For example, in the preceding screenshot, it shows that TensorFlow 2.0 is not detected but Keras 2.2 or higher is detected. Hence you are shown the error message
Please review software requirements before proceeding to Lesson 2. If all the requirements are fulfilled, then it will show Python, TensorFlow, and Keras as installed, as shown in the following screenshot:
- Run the following script command in your Terminal to find more information on how to configure TensorBoard:
$ tensorboard –help
The output is as follows:
You should see the relevant help messages that explain what each command does, as in Figure 1.8.
As you can see in the figure above, the script returns messages informing you that all dependencies are installed correctly.
To access the source code for this specific section, please refer to https://packt.live/2B0JNau.
This section does not currently have an online interactive example, and will need to be run locally.
Once we have verified that Python 3, TensorFlow, Keras, TensorBoard, and the packages outlined in
requirements.txt have been installed, we can continue to a demo on how to train a neural network and then go on to explore a trained network using these same tools.
Exploring a Trained Neural Network
In this section, we'll explore a trained neural network. We'll do this to understand how a neural network solves a real-world problem (predicting handwritten digits) and to get familiar with the TensorFlow API. When exploring this neural network, we will recognize many components introduced in previous sections, such as nodes and layers, but we will also see many that we don't recognize (such as activation functions); we will explore those in further sections. We will then walk through an exercise on how that neural network was trained and then train that same network ourselves.
The network that we will be exploring has been trained to recognize numerical digits (integers) using images of handwritten digits. It uses the MNIST dataset (http://yann.lecun.com/exdb/mnist/), a classic dataset frequently used for exploring pattern recognition tasks.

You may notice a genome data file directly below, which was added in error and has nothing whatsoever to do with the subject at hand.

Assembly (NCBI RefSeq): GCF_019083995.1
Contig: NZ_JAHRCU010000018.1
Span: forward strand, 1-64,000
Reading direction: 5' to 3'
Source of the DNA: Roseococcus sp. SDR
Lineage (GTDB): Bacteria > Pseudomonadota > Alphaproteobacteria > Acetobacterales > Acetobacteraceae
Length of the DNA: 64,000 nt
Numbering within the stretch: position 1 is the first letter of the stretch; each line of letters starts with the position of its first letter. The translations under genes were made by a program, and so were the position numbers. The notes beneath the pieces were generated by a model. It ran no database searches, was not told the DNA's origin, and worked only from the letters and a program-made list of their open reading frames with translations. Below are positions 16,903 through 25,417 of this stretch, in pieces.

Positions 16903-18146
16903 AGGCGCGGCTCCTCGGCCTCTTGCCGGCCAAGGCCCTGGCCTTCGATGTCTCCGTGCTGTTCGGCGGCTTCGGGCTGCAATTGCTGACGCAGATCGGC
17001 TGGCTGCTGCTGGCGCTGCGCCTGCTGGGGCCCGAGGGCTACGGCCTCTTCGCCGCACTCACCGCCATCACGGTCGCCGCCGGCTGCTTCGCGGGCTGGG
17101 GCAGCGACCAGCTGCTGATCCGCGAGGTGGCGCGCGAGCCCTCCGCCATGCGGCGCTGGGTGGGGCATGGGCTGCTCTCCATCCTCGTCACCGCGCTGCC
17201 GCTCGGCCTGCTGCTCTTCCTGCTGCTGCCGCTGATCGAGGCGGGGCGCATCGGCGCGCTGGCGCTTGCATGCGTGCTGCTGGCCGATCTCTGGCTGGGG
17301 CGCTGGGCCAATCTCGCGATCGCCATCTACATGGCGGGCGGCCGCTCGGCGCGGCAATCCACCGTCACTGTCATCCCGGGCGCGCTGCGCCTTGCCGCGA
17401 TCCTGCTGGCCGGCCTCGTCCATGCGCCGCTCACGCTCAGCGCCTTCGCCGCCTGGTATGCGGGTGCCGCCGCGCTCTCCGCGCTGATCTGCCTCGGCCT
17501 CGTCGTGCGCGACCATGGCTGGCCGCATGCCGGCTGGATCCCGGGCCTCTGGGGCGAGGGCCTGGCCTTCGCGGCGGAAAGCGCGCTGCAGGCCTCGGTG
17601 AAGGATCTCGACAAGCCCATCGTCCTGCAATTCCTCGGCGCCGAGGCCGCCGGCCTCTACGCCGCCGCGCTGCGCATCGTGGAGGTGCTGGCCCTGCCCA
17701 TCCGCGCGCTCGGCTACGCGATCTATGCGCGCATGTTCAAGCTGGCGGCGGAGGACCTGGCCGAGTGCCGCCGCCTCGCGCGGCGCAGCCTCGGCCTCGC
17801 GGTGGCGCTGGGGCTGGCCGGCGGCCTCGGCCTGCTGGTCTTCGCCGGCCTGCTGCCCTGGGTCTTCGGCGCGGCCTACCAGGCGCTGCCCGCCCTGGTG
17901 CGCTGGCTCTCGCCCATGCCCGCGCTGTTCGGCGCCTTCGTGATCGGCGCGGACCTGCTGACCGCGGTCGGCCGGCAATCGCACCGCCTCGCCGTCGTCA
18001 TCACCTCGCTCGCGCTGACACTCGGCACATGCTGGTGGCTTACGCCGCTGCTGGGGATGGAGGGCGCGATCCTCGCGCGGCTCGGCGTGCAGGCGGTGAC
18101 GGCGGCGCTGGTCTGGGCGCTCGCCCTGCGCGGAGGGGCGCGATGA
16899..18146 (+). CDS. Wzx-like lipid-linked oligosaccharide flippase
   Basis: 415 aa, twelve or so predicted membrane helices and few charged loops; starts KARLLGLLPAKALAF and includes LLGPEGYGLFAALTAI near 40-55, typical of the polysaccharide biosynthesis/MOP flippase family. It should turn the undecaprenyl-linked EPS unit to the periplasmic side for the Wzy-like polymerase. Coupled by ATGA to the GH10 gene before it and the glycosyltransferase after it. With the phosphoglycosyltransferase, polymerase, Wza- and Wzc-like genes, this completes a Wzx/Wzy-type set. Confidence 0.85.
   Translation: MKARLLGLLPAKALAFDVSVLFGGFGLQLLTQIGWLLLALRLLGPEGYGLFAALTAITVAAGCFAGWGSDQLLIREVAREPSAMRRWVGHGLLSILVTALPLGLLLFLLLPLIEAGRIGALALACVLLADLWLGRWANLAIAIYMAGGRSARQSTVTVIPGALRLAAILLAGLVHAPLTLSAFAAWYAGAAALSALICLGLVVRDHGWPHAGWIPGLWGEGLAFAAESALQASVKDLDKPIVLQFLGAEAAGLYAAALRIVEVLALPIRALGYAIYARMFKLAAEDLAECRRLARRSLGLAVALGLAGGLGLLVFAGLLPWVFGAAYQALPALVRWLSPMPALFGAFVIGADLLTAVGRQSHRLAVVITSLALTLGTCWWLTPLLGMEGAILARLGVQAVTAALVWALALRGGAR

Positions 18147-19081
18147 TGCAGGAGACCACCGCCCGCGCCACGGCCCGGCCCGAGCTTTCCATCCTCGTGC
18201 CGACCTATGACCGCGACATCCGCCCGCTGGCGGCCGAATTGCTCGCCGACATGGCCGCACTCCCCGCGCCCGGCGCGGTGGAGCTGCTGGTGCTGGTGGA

The MNIST Dataset
The Modified National Institute of Standards and Technology (MNIST) dataset contains a training set of 60,000 images and a test set of 10,000 images. Each image contains a single handwritten number. This dataset, which is derived from one created by the US Government, was originally used to test different approaches to the problem of recognizing handwritten text by computer systems. Being able to do that was important for the purpose of increasing the performance of postal services, taxation systems, and government services. The MNIST dataset is considered too naïve for contemporary methods. Different and more recent datasets are used in contemporary research (for example, Canadian Institute for Advanced Research (CIFAR). However, the MNIST dataset is still very useful for understanding how neural networks work because known models can achieve a high level of accuracy with great efficiency.
The CIFAR dataset is a machine learning dataset that contains images organized in different classes. Different than the MNIST dataset, the CIFAR dataset contains classes from many different areas including animals, activities, and objects. The CIFAR dataset is available at https://www.cs.toronto.edu/~kriz/cifar.html.